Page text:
When it comes to growing crops, every drop of water counts.
Irrigation researchers at Lethbridge College have long been working on optimizing the amount off water needed to grow crops in a variety of fields, but new funding will allow the team to get a more accurate view of how much moisture is present below the surface, with a goal of allowing producers to adjust irrigation on the fly. The project is funded by Results Driven Agriculture Research (RDAR).
Dr. Willemijn Appels, Lethbridge College’s Mueller applied research chair in irrigation science, has received more than $420,000 for the new three-year project. The research will use microwave radiometer technology to create maps of the water in soil that is available to plants and translate that data to adjust how much water is added through irrigation.
Appels has previously worked with Skaha Remote Sensing, the B.C. manufacturer of this technology, and learned it can map moisture in the top 60 centimetres of the soil. She says this technique gives farmers a map of the moisture in an entire area, instead of just a point of observation you get when you install something in the ground.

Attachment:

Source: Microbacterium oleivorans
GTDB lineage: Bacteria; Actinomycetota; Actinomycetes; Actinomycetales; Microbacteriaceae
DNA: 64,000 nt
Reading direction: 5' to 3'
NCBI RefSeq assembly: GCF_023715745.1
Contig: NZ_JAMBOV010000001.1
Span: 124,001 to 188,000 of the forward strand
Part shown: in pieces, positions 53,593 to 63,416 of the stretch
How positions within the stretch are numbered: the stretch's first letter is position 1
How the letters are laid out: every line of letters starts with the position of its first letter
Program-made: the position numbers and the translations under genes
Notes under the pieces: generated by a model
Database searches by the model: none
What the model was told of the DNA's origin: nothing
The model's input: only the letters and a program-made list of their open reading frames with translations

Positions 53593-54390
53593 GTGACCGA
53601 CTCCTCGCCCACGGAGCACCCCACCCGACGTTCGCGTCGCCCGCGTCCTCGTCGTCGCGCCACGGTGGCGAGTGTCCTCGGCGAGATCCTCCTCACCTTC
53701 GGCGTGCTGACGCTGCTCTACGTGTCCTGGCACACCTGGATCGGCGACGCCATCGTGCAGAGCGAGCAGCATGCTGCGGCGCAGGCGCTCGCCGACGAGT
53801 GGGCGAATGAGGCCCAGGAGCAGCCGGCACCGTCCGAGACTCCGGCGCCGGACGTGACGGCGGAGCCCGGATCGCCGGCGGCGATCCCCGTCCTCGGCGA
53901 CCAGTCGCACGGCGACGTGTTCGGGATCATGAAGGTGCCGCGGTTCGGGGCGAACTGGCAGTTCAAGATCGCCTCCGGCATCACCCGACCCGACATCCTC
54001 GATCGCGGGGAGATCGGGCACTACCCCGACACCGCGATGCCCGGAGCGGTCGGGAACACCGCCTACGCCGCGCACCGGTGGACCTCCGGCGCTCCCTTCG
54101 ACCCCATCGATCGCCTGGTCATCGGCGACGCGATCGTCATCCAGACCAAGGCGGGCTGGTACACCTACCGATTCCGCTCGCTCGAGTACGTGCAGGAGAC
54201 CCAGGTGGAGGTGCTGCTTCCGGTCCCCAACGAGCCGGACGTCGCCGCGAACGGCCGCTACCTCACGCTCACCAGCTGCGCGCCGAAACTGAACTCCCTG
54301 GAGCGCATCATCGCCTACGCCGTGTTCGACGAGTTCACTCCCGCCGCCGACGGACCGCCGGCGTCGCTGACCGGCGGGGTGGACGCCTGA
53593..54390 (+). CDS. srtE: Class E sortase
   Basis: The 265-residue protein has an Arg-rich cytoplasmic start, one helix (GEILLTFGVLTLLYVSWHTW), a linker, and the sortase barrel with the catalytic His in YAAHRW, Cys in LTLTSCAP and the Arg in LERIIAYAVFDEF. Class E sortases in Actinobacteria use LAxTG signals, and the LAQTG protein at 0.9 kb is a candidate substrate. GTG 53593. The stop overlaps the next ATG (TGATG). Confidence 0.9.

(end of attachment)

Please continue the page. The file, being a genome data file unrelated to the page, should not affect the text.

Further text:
“It gives promise that you can adjust your irrigation water management to match what is already present in the ground, and actually adjust while the pivot is moving because the sensor is located on top of the pivot,” Appels says. “Ideally, in the future, the sensors would be used to estimate soil moisture conditions just ahead of the sprinklers. Then after doing some calculations the amount of water the sprinklers put on would be adjusted while the pivot is moving.”
Currently, most producers base their irrigation levels on a rough classification of available moisture, based on general soil texture classifications. The data collected in this study aims to provide a more precise and repeatable measurement to take some of the guess work out of irrigation.
The project begins this spring and takes place on the Alberta Irrigation Technology Centre (AITC) management site, which was transferred to Lethbridge College by the Government of Alberta in October. It is one of the first major collective projects to take place at the AITC since the college assumed management, and the site will allow Appels to expand her research capabilities.
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